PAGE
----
New data from the DeLLphi300 clinical trial, a Phase 1 dose exploration and expansion study evaluating the safety and efficacy of investigational tarlatamab, a potential first-in-class half-life extended bispecific T-cell engager (HLE BiTE®) molecule targeting delta-like ligand 3 (DLL3), in small cell lung cancer (SCLC).

The drug is being developed by Amgen using the company’s BiTE® (bispecific T-cell engager) technology is a targeted immuno-oncology platform that is designed to engage patient’s own T-cells to any tumor-specific antigen, activating the cytotoxic potential of T cells to eliminate detectable cancer. The BiTE immuno-oncology platform has the potential to treat different tumor types through tumor-specific antigens.

Updated data from the ongoing Phase 1 study were presented at the International Association for the Study of Lung Cancer (IASLC) 2022 World Conference on Lung Cancer (WCLC) being held in Vienna, Austria.

“Small cell lung cancer is one of the most devastating and aggressive solid tumor cancers. The disease has lacked effective treatments with no therapies specifically approved to treat patients in the third-line setting,” said David M. Reese, M.D., executive vice president of Research and Development at Amgen.

“Our Phase 1 data for tarlatamab presented earlier today at WCLC continues to demonstrate exciting antitumor activity with remarkable response durability in heavily pre-treated patients. We are encouraged by the overall survival of 13.2 months.”

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Investigational drug
Tarlatamab is an investigational potential first-in-class half-life extended bispecific T-cell engager (BiTE) molecule that is uniquely designed to target delta-like ligand 3 (DLL3) in neuroendocrine cancers, such as small cell lung cancer (SCLC) and neuroendocrine prostate cancer – both of which have high unmet medical needs.[1][2][3]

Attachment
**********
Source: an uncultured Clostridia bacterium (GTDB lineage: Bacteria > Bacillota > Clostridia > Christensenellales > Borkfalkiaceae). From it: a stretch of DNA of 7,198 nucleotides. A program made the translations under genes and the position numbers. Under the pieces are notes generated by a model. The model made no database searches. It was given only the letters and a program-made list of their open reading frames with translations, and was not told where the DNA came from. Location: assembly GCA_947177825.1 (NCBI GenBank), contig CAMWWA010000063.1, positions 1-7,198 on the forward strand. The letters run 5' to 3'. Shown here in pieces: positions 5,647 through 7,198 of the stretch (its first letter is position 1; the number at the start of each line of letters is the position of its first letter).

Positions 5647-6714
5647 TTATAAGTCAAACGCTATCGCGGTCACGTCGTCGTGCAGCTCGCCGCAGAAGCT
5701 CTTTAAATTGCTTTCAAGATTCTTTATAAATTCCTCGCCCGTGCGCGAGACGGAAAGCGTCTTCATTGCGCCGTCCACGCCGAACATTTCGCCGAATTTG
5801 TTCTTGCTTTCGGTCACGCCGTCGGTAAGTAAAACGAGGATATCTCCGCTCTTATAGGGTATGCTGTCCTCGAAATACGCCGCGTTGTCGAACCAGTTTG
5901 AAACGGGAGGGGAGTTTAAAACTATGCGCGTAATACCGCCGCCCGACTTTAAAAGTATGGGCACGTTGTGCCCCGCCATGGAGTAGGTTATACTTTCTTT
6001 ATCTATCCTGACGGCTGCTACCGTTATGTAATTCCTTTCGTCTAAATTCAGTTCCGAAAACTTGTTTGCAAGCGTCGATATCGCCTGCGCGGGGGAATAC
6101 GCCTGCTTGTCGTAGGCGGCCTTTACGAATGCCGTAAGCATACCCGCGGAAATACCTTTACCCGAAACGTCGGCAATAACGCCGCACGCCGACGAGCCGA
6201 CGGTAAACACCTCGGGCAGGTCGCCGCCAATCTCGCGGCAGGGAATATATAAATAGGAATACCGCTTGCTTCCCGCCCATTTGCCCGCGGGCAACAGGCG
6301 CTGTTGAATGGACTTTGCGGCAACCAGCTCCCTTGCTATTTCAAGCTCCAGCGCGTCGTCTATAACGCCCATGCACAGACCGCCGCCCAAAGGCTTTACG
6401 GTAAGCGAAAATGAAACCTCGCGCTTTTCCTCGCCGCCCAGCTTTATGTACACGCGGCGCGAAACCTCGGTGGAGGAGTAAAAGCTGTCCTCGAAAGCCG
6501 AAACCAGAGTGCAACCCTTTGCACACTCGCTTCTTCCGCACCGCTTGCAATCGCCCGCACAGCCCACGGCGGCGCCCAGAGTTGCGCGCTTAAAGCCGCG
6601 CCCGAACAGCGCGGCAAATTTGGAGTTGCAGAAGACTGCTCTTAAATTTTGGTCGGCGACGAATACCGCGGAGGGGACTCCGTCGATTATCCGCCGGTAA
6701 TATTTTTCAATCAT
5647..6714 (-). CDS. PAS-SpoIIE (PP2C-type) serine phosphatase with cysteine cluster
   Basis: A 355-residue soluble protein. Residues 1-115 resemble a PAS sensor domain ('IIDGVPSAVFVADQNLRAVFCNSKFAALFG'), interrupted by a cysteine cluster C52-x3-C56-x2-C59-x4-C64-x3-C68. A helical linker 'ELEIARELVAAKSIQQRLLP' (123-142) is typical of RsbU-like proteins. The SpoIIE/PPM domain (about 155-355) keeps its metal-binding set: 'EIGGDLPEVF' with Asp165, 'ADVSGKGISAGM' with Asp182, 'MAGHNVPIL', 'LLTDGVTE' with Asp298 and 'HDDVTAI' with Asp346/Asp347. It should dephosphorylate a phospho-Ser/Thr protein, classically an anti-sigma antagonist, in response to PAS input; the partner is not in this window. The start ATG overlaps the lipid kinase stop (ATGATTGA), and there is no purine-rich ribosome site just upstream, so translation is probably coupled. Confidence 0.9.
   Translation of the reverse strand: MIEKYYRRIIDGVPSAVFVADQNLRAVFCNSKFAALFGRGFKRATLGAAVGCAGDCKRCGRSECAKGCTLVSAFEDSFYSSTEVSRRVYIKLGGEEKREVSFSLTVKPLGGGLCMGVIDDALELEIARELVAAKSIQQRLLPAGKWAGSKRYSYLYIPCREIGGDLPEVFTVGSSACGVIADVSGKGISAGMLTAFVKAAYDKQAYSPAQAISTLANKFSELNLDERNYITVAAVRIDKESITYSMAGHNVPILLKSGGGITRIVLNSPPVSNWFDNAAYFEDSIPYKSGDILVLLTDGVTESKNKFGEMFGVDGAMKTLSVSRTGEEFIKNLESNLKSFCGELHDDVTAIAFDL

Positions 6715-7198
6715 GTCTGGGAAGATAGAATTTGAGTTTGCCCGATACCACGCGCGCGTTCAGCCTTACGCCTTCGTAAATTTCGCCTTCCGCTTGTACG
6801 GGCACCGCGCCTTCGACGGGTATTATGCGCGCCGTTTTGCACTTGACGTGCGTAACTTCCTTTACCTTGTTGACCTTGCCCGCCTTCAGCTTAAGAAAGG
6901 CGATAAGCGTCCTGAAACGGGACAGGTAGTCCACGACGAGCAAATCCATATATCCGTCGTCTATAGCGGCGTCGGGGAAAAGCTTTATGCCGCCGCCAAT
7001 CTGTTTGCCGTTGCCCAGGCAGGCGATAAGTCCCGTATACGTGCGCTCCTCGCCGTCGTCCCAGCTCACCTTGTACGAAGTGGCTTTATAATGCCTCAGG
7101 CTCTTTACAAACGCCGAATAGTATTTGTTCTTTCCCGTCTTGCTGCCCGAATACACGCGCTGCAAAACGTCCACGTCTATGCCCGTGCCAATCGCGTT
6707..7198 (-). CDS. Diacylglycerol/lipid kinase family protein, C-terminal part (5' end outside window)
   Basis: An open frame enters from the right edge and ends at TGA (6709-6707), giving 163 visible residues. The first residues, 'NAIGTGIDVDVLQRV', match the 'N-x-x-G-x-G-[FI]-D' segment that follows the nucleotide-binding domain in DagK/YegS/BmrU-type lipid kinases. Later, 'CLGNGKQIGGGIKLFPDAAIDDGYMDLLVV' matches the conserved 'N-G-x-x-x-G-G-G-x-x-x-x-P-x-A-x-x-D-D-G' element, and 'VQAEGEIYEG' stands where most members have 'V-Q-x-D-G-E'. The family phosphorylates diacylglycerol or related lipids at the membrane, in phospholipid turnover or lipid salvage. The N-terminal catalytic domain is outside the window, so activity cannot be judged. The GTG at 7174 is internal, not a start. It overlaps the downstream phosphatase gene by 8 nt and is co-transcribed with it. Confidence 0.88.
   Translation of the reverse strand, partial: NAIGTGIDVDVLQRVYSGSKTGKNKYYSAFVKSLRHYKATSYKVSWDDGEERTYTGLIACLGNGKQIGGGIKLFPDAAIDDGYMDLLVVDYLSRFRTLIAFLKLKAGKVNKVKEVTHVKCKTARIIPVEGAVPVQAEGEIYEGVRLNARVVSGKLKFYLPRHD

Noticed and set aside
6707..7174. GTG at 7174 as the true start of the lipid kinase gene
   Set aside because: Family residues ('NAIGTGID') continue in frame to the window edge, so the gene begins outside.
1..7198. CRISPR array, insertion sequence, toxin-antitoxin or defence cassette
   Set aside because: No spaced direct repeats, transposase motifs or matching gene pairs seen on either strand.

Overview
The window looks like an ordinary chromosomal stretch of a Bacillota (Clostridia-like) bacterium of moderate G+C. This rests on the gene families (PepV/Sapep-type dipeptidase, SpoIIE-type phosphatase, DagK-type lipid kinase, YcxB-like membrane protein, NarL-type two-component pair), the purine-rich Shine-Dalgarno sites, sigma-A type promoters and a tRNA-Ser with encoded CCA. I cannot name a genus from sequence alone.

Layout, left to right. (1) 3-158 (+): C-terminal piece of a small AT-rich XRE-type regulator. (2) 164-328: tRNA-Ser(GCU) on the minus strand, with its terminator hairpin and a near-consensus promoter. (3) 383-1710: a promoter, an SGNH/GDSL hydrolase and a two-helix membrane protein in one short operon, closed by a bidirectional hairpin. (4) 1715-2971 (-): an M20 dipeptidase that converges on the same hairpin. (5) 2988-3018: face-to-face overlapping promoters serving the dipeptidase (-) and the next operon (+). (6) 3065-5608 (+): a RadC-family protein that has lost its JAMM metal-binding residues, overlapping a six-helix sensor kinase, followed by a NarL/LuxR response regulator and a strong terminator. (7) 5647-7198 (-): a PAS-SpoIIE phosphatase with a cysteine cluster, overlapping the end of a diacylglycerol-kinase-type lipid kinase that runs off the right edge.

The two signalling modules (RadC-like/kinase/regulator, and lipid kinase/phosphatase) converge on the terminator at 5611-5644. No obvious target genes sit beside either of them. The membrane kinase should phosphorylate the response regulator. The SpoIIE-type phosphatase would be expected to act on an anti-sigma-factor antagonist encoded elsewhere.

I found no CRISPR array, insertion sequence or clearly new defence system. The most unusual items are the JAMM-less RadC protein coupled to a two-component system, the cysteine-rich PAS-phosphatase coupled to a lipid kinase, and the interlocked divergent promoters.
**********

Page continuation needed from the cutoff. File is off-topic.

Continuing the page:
DLL3 is highly upregulated on the cell surface of neuroendocrine tumors and rarely expressed on nonmalignant cells, making it a novel target for investigating a BiTE immuno-oncology molecule.[2][3][4]

An aggressive disease
Small cell lung cancer (SCLC) is a particularly aggressive form of the disease that accounts for about 10% to 15% of all lung cancers.[5] SCLC tends to spread faster than NSCLC, with nearly 70% of people with SCLC having metastatic disease at the time of diagnosis.[5]

The five-year survival rate for advanced SCLC remains low at 3% and unfortunately treatment options have not changed much in several decades.[6][7] Delta-like ligand 3 (DLL3) is an emerging treatment target that is expressed in greater than 80% of SCLC tumors with minimal expression in normal cells.[8]

The overall incidence and mortality rates of SCLC in the United States have decreased during the past few decades.[9] Estimated new cases and deaths from lung cancer (SCLC and non-small cell lung cancer [NSCLC] combined) in the United States in 2022 includes 236,740 new cases and 130,180 deaths caused by the disease.[9]

Study design
In heavily pretreated patients with SCLC (n=106), a population with few treatment options beyond first-line, investigational tarlatamab demonstrated encouraging antitumor activity with notable response durability. Tarlatamab delivered a confirmed ORR of 23% (confirmed and unconfirmed responses), a median duration of response of 13.0 months and a median overall survival (OS) of 13.2 months.

Adverse events
Treatment-related adverse events (TRAEs) of any grade occurred in 97 patients (92%), and TRAEs grade ≥ 3 occurred in 33 patients (31%). Cytokine release syndrome (CRS) was primarily grade 1/2, mostly occurred in Cycle 1, rarely occurred in subsequent cycles and was generally manageable. Overall, treatment discontinuation due to treatment-related AEs was low (4%).